1. The first point raised in this batch of second appeals is that the land-holder is entitled to claim enhanced rent by virtue of an agreement entered into with the tenants. Mr. Seetharama Rao on behalf of the appellant contends that there is nothing in the Estates Land Act which precludes the land-holder from claiming enhanced rent under a contract with the tenants. His argument is that Section 187 of the Act does not cover a case like the present, and Sections 31 to 37 contain the rules under which enhancement of rent could be granted when claimed under Section 30, and he urges that Section 24 of the Act is not a bar to such a claim. Before considering the cases relied upon by him, it is necessary to consider what the provisions of the Act are as to enhancement of rent. Section 24 is explicit in its terms. It says, 'the rent of a raiyat shall not be enhanced except as provided by this Act;' and then provision is made for enhancing the rent in certain cases, and safeguards are provided against unreasonable or improper enhancement, and the enhancement is always to be made through the Revenue Authorities. That being so, the question arises whether by reason of the, agreement between the landlord and the tenant, the landlord can claim enhanced rent. Looking at the frame of the Act and the object thereof, I think the appellant will have to make out a very strong case before he can ask the Court to say that by an agreement entered into between the landlord and the tenant, the landlord could claim enhanced rent notwithstanding the clear provisions of Section 24. Mr. Seetharama Rao relied upon Battina Appanna v. Yarlagadda Venkatarama-linganna Bahadur 42 Ind. Cas. 464 : 33 M.L.J. 355 : 6 L.W. 443 in which the landlord was allowed to claim a sum in addition to what he had been Claiming before. But the facts of the case show that the liability on the part of the tenant was not in any way enhanced by this additional claim. It was by reason of the Government entering into an arrangement with the zamindar that the amount payable to the Government was made payable to the zamindar, and that case has no application to the facts of the present case.
2. The next case relied upon by him is that reported in Sivanganga Zemindari v. Chidambaram Chetty 21 Ind. Cas. 556 : 38 M.P 524 : 14 M.L.T. 386 : (1913) M.W.N. 926. In that case,,; there was no enhancement of rent in the strict sense of the term.... There was' a demand for ah additional sum on account of the 'increased extent of the holding. Enhancement of rent means enhancement in the rate of rent or additional rent and not merely the increase in the amount claimed. If by reason of a new survey or for any other reason, the extent of the holding is found to be more than that for which the tenant was paying rent, the landlord is entitled to claim additional rent in respect of such additional extent found in the tenant's holding, and, therefore, this case does not help the appellant. Under the old Act VIII of 1865, the Courts enforced the agreements entered into between the landlord and the tenant; and Section 11 made it obligatory on the tenant to abide by the terms entered into with the landlord, but the present Act is against allowing the land-' lords to enforce the contracts entered into by them with the tenants unless such contracts came within the purview of the Act. The present Act expressly excludes the right of the landlord to enforce an agreement entered into with the tenants when the enforcement of such contracts would be to the detriment of the tenants. That being the scope and the object of the Act, I do not think it would be right in a case like this, where the landlord enters into an arrangement with the tenant for the purpose of claiming enhanced rent, to allow the appellant to succeed.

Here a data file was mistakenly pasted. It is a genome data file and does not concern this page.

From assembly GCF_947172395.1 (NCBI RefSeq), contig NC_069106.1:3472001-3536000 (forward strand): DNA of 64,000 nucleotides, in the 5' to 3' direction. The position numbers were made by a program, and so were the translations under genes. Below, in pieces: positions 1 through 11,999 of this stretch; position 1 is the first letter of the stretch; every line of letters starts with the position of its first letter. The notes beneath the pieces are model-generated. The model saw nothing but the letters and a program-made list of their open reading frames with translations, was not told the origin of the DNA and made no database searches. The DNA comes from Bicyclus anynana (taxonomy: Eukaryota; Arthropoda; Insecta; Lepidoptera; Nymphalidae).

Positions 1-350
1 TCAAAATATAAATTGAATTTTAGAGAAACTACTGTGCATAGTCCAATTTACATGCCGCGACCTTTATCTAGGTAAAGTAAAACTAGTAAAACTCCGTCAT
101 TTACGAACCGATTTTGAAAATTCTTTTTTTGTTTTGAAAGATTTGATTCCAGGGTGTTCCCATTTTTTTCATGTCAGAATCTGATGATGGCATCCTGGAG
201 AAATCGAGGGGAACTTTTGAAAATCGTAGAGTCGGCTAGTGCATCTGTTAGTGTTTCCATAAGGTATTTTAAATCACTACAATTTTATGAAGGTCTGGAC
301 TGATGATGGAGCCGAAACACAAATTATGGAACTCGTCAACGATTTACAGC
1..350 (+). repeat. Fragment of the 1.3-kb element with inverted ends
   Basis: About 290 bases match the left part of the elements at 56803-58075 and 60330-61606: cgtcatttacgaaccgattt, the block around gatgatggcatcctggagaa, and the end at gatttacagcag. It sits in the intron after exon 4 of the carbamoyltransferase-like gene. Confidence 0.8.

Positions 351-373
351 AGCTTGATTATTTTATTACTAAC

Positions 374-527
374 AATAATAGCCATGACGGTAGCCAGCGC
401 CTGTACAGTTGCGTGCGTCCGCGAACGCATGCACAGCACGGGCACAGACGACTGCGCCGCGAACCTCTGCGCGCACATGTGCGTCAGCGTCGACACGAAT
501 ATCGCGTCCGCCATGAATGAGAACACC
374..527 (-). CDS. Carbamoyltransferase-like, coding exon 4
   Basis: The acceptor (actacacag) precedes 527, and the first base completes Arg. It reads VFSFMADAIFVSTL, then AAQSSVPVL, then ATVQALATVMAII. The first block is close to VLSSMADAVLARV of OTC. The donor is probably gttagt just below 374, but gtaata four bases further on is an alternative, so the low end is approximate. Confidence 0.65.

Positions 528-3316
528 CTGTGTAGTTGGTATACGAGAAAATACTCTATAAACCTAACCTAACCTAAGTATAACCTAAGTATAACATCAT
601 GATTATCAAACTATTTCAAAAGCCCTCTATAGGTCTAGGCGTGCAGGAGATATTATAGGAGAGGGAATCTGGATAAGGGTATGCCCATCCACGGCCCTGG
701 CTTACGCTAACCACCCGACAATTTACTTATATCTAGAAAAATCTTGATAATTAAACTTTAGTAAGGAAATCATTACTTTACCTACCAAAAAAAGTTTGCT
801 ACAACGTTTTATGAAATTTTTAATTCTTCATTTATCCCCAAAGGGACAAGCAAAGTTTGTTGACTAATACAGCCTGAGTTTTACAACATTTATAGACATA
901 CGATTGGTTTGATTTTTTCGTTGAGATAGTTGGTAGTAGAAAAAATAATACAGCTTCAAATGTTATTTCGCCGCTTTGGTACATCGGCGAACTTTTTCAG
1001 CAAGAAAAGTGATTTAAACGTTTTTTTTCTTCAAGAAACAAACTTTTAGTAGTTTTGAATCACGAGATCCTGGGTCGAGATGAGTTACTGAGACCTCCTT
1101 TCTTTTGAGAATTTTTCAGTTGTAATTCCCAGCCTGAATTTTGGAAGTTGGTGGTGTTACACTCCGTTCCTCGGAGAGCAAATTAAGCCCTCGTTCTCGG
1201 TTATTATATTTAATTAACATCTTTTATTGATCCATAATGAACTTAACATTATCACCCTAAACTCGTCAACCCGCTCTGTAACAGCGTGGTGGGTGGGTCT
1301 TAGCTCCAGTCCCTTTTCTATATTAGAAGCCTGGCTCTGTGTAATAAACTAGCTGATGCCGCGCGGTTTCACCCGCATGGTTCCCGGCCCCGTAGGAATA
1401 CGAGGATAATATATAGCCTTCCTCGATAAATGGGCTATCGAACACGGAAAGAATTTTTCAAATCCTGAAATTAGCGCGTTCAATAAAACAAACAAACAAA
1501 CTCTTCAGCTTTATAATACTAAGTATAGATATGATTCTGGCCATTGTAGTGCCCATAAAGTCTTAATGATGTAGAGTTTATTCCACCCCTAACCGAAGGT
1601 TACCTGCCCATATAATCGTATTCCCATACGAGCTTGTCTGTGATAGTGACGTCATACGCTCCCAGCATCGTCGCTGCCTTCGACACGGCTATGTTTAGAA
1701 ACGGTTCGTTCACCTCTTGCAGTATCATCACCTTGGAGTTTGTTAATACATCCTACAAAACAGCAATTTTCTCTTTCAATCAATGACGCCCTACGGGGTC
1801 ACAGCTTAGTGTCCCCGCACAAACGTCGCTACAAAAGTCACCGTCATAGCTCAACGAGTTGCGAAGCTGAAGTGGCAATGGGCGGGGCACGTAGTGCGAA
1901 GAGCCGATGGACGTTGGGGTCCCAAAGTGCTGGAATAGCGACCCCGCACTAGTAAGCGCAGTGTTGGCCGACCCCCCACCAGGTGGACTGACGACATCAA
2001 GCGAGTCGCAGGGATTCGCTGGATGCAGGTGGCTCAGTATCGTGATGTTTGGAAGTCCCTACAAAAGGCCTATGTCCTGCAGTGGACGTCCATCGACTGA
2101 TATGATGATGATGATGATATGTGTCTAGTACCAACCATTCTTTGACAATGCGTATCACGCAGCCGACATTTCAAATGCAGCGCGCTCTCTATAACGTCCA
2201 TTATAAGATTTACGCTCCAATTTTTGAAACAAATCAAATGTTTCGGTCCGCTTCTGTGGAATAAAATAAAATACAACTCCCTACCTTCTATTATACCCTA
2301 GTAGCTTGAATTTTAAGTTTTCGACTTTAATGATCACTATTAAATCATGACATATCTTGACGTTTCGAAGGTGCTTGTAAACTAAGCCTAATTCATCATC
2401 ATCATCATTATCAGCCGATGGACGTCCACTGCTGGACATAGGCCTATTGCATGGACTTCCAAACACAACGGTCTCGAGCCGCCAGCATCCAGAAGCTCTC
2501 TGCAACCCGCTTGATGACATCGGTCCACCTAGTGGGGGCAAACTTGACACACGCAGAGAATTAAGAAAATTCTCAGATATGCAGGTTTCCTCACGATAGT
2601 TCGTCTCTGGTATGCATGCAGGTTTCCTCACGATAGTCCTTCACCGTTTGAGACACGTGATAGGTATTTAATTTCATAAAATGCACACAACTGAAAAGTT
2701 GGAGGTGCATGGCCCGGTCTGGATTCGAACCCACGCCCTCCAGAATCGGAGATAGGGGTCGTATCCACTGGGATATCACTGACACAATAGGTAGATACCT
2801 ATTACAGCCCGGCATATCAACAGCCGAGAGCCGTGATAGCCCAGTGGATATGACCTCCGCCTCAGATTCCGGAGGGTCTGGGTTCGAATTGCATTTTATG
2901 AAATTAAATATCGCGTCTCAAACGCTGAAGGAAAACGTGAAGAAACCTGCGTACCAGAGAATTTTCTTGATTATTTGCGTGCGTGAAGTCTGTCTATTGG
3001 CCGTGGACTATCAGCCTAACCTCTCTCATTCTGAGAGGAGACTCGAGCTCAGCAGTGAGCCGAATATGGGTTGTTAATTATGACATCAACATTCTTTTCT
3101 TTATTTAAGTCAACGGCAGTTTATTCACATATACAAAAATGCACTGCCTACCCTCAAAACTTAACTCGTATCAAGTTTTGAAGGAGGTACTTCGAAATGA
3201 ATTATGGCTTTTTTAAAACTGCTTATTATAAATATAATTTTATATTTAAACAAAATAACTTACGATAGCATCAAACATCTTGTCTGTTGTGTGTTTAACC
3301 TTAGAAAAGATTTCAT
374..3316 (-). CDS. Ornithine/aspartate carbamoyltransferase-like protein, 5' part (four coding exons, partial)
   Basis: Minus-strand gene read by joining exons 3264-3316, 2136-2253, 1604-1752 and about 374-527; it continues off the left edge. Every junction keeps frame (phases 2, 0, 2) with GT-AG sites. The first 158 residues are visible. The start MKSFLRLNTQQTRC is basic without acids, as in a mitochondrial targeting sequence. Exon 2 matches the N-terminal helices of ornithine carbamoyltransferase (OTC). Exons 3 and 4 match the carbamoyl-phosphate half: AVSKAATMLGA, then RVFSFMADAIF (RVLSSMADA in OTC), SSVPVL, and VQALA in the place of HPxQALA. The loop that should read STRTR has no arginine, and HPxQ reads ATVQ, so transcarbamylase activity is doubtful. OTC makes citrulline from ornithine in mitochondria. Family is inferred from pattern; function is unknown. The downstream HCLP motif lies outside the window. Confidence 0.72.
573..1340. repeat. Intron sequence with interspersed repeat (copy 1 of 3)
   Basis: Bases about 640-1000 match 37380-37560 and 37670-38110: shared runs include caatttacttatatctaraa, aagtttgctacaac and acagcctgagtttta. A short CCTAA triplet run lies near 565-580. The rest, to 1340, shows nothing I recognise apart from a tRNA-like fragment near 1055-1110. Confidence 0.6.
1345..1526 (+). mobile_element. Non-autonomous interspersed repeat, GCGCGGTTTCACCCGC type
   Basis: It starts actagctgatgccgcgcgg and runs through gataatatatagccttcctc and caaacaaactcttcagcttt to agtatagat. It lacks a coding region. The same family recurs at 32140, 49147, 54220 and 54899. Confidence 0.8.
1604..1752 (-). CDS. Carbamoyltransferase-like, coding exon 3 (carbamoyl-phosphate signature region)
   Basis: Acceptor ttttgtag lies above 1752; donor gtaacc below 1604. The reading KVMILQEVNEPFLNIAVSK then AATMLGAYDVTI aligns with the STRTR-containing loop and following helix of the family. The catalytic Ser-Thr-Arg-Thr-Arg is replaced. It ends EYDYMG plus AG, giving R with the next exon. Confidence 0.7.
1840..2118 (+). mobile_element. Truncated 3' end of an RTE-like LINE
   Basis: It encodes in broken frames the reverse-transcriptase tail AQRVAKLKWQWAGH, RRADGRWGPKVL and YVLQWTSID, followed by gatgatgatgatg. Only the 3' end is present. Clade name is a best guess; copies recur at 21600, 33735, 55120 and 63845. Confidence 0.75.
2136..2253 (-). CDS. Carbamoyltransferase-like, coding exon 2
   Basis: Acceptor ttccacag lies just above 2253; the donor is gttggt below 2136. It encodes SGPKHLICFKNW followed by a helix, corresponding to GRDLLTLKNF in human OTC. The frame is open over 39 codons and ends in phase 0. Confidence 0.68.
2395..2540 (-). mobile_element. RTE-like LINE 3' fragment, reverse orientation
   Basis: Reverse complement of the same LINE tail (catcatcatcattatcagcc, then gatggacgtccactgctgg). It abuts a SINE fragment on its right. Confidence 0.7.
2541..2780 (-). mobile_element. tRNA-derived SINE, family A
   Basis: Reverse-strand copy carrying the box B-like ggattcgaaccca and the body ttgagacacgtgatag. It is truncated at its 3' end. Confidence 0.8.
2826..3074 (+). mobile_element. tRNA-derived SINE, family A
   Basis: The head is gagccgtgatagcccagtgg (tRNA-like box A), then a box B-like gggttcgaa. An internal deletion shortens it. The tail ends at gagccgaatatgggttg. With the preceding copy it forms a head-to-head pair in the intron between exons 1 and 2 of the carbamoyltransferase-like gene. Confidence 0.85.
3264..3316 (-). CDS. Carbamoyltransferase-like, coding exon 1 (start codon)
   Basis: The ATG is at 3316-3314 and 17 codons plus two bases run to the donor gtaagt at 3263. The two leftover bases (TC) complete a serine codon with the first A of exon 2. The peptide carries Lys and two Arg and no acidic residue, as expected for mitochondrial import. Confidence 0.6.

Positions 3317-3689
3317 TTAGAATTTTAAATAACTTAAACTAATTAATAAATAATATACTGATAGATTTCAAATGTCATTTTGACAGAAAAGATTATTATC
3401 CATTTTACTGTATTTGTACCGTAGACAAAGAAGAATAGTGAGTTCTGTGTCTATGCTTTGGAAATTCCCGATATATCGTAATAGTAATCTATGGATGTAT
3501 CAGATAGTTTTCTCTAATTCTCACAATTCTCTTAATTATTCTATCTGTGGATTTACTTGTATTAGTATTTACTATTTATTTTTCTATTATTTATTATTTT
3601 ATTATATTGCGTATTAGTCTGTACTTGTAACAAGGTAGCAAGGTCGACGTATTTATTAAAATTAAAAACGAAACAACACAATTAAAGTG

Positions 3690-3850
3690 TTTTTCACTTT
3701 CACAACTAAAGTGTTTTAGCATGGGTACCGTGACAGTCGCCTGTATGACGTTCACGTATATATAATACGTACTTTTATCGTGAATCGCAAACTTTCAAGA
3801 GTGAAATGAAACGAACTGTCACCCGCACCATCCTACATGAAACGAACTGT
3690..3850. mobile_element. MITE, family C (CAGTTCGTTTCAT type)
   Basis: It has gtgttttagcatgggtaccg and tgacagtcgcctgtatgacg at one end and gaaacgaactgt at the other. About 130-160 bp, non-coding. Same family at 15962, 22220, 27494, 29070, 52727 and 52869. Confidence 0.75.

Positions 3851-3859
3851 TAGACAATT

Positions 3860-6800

3. The learned Vakil for the respondent relies upon the following observations of the learned Chief Justice reported in Chokalingam Chettiar v. Palani Ambalan 73 Ind. Cas. 926 : 46 M.P 712 : 32 M.L.T. 377 : (1923) M.W.N. 411 : 45 M.L.J. 124 : A.I.R. (1932) (M.) 685 : 18 L.W. 646 'This indicates clearly that the intention of the Legislature was to refuse to contracts made before equally with contracts made after, the passing of the Act any effect on the relation between the raiyat and the land-holder' with which I respectfully agree. In the result I disallow the appellant's contention on this point.
4. In Second Appeal No. 521, the plaintiff claims additional rent on the ground that there was an excess holding in the tenant's possession. Mr. Seetharama Rao's contention is that the lower Courts did not give weight to the burden of proof inasmuch as the burden lay' upon the defendant to show that he was not liable to pay this additional sum notwithstanding the muchilika entered into by him. No doubt a muchilityq was taken from the tenant. But both the Courts have considered the evidence and the circumstances of the case; and I do not think that the question of the burden of proof arises a this stage. They had before them all the facts, and the Courts came to the conclusion that there was no reason to hold that there was any excess, found in the holding of the tenant. These remarks apply to the second appeal arising out of Suit No. 290. In the result the second appeal fails and is, therefore, dismissed with costs. This judgment covers all the other cases and they are also dismissed. I fix the Vakil's fee at Rs. 150 for this batch of second appeals.